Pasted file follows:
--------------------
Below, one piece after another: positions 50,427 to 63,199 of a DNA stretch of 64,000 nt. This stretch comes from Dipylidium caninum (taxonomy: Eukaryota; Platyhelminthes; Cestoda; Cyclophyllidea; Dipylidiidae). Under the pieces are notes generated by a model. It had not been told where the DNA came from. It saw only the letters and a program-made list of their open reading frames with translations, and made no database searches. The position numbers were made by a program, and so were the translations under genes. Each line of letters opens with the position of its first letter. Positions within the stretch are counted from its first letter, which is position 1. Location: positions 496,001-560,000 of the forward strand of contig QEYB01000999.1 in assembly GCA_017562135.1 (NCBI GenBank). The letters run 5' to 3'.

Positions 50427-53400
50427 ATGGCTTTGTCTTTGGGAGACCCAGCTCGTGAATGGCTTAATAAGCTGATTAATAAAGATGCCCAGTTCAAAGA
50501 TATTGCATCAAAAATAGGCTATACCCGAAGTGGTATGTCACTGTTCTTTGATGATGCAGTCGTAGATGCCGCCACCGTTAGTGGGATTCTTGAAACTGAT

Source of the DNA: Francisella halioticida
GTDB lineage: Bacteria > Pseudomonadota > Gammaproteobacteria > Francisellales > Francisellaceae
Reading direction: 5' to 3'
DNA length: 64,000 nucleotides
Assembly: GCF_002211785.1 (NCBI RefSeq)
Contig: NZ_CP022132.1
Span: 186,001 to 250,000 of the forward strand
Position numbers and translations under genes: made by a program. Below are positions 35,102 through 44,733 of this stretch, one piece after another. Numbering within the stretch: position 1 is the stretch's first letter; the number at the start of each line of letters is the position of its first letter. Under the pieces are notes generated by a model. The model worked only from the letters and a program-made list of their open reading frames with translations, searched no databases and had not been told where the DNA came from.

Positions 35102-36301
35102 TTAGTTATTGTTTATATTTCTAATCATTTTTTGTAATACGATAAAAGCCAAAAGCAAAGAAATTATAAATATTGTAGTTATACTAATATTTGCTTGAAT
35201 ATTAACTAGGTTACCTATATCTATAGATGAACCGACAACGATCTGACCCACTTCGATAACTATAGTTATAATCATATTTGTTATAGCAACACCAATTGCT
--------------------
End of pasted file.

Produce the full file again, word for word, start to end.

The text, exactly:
Below, one piece after another: positions 50,427 to 63,199 of a DNA stretch of 64,000 nt. This stretch comes from Dipylidium caninum (taxonomy: Eukaryota; Platyhelminthes; Cestoda; Cyclophyllidea; Dipylidiidae). Under the pieces are notes generated by a model. It had not been told where the DNA came from. It saw only the letters and a program-made list of their open reading frames with translations, and made no database searches. The position numbers were made by a program, and so were the translations under genes. Each line of letters opens with the position of its first letter. Positions within the stretch are counted from its first letter, which is position 1. Location: positions 496,001-560,000 of the forward strand of contig QEYB01000999.1 in assembly GCA_017562135.1 (NCBI GenBank). The letters run 5' to 3'.

Positions 50427-53400
50427 ATGGCTTTGTCTTTGGGAGACCCAGCTCGTGAATGGCTTAATAAGCTGATTAATAAAGATGCCCAGTTCAAAGA
50501 TATTGCATCAAAAATAGGCTATACCCGAAGTGGTATGTCACTGTTCTTTGATGATGCAGTCGTAGATGCCGCCACCGTTAGTGGGATTCTTGAAACTGAT

Source of the DNA: Francisella halioticida
GTDB lineage: Bacteria > Pseudomonadota > Gammaproteobacteria > Francisellales > Francisellaceae
Reading direction: 5' to 3'
DNA length: 64,000 nucleotides
Assembly: GCF_002211785.1 (NCBI RefSeq)
Contig: NZ_CP022132.1
Span: 186,001 to 250,000 of the forward strand
Position numbers and translations under genes: made by a program. Below are positions 35,102 through 44,733 of this stretch, one piece after another. Numbering within the stretch: position 1 is the stretch's first letter; the number at the start of each line of letters is the position of its first letter. Under the pieces are notes generated by a model. The model worked only from the letters and a program-made list of their open reading frames with translations, searched no databases and had not been told where the DNA came from.

Positions 35102-36301
35102 TTAGTTATTGTTTATATTTCTAATCATTTTTTGTAATACGATAAAAGCCAAAAGCAAAGAAATTATAAATATTGTAGTTATACTAATATTTGCTTGAAT
35201 ATTAACTAGGTTACCTATATCTATAGATGAACCGACAACGATCTGACCCACTTCGATAACTATAGTTATAATCATATTTGTTATAGCAACACCAATTGCT